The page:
About 3,000 cases of cervical cancer are diagnosed in the UK each year. Cervical cancer is rare in women under 25 Nhs choice – symptoms of cervical cancer. In most cases vaginal bleeding is the first symptom of cervical cancer. Bleeding at any time, other than your expected monthly period. Visit your GP for advice if you experience any type of unusual vaginal bleeding.
Other symptoms of cervical cancer may include pain and discomfort during sexual intercourse and vaginal discharge odor. Severe pain in your side or back caused by the swelling of the kidneys, related to a condition called hydronephrosis. Dna provides the cells with a basic set of instructions, including when to grow and reproduce. It can change the instructions that control cell growth, which means that the cells continue to grow instead of stopping when they should. If the cells produce uncontrollably, they produce a piece of tissue called a tumor. HPV is a group of viruses, instead of a single virus.
Other types of HPV can cause genital warts. About 15 types of HPV are considered high risk for cervical cancer. Both types known to have the greatest risk are HPV 16 and 18, which cause about 7 out of 10 cervical cancers. types of high-risk HPV are thought to contain genetic material that can be transmitted in cells of the cervix. This material begins to disrupt normal functioning of cells, which can eventually cause them to replicate in an uncontrolled manner, which leads to the growth of a cancerous tumor. See prevention of cervical cancer for more information on reducing your chances of developing an HPV infection. The cervical cancer usually takes many years to develop.
Cin and CGIN are pre-cancerous conditions. However, even if you are developing or cin CGIN, the chances of developing into cervical cancer are very small, and if changes are discovered during screening of the cervix. The progression of HPV infection to development or cin CGIN then developing cervical cancer is very slow, often taking 10 to 20 years. The fact that HPV infection is very common, but cervical cancer is relatively rare suggests that only a very small proportion of women are vulnerable to the effects of HPV infection. The reason for the link between cervical cancer and birth is difficult.
One theory is that the hormonal changes that occur during pregnancy may make the cervix more vulnerable to the effects of hpv. If cervical cancer is diagnosed and treated, it will slowly spread the neck and in the surrounding tissues and organs. The cancer can spread to the vagina and surrounding muscles that support the pelvic bones. Cancer cells can also spread through your lymphatic system. If you have an infection, the nodes in your neck or under your armpits may become swollen. In some cases of early cervical cancer, lymph nodes near the neck contain cancer cells.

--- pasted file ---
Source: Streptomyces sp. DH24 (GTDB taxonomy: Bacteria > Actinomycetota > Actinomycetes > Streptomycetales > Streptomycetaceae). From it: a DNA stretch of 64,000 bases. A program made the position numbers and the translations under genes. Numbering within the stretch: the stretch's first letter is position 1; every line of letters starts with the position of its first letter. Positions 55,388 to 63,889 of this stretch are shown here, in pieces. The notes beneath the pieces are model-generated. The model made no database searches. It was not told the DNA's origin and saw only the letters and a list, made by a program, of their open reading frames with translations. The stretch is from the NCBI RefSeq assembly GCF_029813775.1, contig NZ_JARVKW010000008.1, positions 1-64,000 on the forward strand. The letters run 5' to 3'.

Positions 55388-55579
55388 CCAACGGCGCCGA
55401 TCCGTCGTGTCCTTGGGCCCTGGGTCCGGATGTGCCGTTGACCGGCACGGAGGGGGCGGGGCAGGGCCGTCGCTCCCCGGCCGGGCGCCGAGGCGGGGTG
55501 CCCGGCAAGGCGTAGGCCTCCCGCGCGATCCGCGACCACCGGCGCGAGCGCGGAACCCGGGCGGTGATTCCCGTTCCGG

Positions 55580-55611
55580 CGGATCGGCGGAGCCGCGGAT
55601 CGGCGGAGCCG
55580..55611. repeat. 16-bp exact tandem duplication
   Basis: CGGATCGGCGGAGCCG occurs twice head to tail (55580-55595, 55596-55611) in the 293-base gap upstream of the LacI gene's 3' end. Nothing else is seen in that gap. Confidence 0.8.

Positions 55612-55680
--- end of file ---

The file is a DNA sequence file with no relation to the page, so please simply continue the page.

In some cases of advanced cancer of the cervix, lymph nodes in the chest and abdomen may be affected. Referral will be recommended if the results of your cervical screening test suggest that there are abnormalities in the cells of the cervix. You may also be referred to a gynecologist if you have abnormal vaginal bleeding, or if your GP has noticed a growth within your uterus during an examination. Testing for chlamydia involves taking a small sample of tissue from your cervix, or perform a urine test. This is a test to look for abnormalities in your cervix. In some cases, a minor operation called a cone biopsy may also be performed.
The operation is performed at the hospital, usually under local anesthesia. During a cone biopsy, a small cone-shaped section of the cervix will be removed so that it can be examined microscopically for cancer cells. You may experience vaginal bleeding up to four weeks after the procedure. Treatment of cervical cancer depends on how far the cancer has spread.
Your cancer team will recommend what they think the best treatment options, but the final decision will be yours.